What are Stretch and Folds?
So what exactly are Sourdough stretch and folds? ? When this technique is used correctly, it will not only strengthen gluten development in sourdough bread, but it will also add air into your dough without traditional kneading.
Typically I suggest doing stretch and folds a number of times, especially when making a boule. This process is completed after the mixing stage, during what we call the bulk ferment stage. While your dough sits out, and your starter begins to produce gas your stretch and folds are completed usually between 30 to 45 minute time intervals. During this process, you'll experience a magical transformation in your dough. It will go from a shaggy, sometimes sloppy mess... to a light, airy and silky ball. When completed correctly, you'll be rewarded with an amazing oven spring and even in some cases a wonderful lacey crumb.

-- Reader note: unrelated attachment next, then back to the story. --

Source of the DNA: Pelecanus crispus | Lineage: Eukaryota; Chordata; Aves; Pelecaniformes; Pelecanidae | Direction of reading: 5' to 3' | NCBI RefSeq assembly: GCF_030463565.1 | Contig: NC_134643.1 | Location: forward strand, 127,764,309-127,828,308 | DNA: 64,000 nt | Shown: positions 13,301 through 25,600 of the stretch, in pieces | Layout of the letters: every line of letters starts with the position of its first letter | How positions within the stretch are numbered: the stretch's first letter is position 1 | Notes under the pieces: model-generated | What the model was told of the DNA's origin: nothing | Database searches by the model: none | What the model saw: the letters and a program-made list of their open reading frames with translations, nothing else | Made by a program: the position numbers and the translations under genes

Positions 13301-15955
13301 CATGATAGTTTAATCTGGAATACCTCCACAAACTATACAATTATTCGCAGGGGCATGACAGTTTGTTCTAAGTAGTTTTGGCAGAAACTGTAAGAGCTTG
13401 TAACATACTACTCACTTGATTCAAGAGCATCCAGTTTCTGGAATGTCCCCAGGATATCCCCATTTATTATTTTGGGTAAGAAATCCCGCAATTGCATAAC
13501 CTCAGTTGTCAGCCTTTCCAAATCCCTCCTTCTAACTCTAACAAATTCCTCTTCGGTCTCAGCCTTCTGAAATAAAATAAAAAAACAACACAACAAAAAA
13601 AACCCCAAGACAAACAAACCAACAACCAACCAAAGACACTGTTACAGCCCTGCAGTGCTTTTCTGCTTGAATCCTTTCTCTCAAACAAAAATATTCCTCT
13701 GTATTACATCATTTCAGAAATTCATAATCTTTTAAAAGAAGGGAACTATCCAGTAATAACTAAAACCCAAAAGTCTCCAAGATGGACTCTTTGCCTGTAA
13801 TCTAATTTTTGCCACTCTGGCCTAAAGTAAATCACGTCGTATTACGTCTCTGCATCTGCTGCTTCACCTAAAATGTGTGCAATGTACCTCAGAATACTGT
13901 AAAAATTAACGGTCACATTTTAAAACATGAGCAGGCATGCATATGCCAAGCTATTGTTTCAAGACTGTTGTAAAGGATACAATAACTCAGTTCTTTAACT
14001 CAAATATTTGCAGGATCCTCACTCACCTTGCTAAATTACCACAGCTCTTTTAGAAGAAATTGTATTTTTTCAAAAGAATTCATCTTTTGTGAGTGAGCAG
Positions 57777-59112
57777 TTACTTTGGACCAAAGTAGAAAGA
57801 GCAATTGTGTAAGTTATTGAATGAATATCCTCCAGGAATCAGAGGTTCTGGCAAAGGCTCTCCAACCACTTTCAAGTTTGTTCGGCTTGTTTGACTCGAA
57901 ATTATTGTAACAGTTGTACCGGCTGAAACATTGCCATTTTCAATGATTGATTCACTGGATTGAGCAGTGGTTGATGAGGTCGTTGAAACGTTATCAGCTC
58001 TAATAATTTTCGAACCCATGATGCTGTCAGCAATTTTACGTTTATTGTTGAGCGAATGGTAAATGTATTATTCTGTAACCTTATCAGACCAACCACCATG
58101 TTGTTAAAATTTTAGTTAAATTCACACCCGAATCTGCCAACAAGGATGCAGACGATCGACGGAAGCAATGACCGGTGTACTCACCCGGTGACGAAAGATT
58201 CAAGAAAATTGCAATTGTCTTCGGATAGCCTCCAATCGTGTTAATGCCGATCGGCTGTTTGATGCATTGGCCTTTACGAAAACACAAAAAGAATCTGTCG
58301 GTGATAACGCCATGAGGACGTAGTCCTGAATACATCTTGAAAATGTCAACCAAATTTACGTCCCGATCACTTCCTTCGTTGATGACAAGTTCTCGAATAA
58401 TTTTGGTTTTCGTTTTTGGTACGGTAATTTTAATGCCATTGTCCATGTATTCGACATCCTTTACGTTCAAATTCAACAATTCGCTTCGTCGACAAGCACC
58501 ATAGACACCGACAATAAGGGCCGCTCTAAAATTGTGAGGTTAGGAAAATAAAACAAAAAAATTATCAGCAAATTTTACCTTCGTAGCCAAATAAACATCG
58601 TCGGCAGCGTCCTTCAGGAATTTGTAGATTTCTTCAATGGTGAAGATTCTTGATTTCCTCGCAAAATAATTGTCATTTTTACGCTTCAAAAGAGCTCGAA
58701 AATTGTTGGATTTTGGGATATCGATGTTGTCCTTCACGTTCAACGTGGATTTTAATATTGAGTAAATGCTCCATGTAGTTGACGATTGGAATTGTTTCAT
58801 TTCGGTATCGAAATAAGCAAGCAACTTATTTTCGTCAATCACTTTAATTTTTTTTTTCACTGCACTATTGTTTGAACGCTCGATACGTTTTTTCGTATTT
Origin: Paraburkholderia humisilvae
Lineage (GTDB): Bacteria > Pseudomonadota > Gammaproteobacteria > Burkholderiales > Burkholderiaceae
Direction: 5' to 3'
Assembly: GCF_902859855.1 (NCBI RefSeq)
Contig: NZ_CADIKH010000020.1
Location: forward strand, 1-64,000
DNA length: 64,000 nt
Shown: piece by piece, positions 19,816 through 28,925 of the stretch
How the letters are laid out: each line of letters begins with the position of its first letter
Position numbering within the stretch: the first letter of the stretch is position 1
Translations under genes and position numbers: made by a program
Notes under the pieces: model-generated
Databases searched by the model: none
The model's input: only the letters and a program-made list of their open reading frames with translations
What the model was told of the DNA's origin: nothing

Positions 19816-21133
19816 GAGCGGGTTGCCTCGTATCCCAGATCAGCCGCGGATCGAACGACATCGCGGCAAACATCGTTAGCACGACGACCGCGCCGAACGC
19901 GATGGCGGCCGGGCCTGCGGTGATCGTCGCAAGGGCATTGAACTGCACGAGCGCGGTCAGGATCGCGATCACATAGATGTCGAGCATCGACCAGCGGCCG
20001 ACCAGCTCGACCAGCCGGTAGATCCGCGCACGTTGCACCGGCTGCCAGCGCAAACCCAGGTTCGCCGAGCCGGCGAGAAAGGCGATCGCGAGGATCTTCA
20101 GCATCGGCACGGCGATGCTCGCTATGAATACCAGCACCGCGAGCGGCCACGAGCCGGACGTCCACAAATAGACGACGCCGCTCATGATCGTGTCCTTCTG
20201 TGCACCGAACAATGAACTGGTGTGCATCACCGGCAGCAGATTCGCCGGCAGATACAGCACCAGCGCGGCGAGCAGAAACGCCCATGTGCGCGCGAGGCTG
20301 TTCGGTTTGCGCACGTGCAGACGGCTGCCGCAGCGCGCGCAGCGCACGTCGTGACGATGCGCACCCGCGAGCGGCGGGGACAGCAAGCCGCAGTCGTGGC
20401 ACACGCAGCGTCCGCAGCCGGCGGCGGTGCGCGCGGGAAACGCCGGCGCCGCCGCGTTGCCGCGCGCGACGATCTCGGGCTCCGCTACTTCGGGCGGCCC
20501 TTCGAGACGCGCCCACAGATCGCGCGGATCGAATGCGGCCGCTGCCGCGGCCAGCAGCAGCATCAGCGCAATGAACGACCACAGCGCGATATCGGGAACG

Why are Stretch and Folds Important?
Completing stretch and folds is important because not only are you developing strength and gluten within your dough, you are incorporating air and moving the natural yeast (and food around). This helps create strength with your dough which aids with rise in the oven! During this process, it's particularly important to ensure that you are only pulling your dough until you feel resistance, you do not want to end up ripping the gluten fibers your working hard to build.
How to do Stretch and Folds
The action is simple, grab the edge of your dough, and stretch it until you feel resistance. Then fold it over. Basically you are stretching the dough and folding it over itself. Repeat this all the way around your dough until you can no longer stretch it without ripping it. Bakers will complete this 4 - 6 times within the first 2 hours of the bulk ferment. During this time your dough will transform into beautiful and soft dough.
In some instances with really high hydration dough, it is almost impossible to work with. This is when a coil fold is particularly helpful, like in the case of making Ciabatta. To perform a could fold, first wet your hands with water -- this will prevent the dough, for the most part, from sticking to your hands. Then, scoop the dough up with both hands and allow the rest to droop back into the bowl while gently laying it back on top of itself. Turn your bowl 90 degrees and perform again, until you've gone around all sides.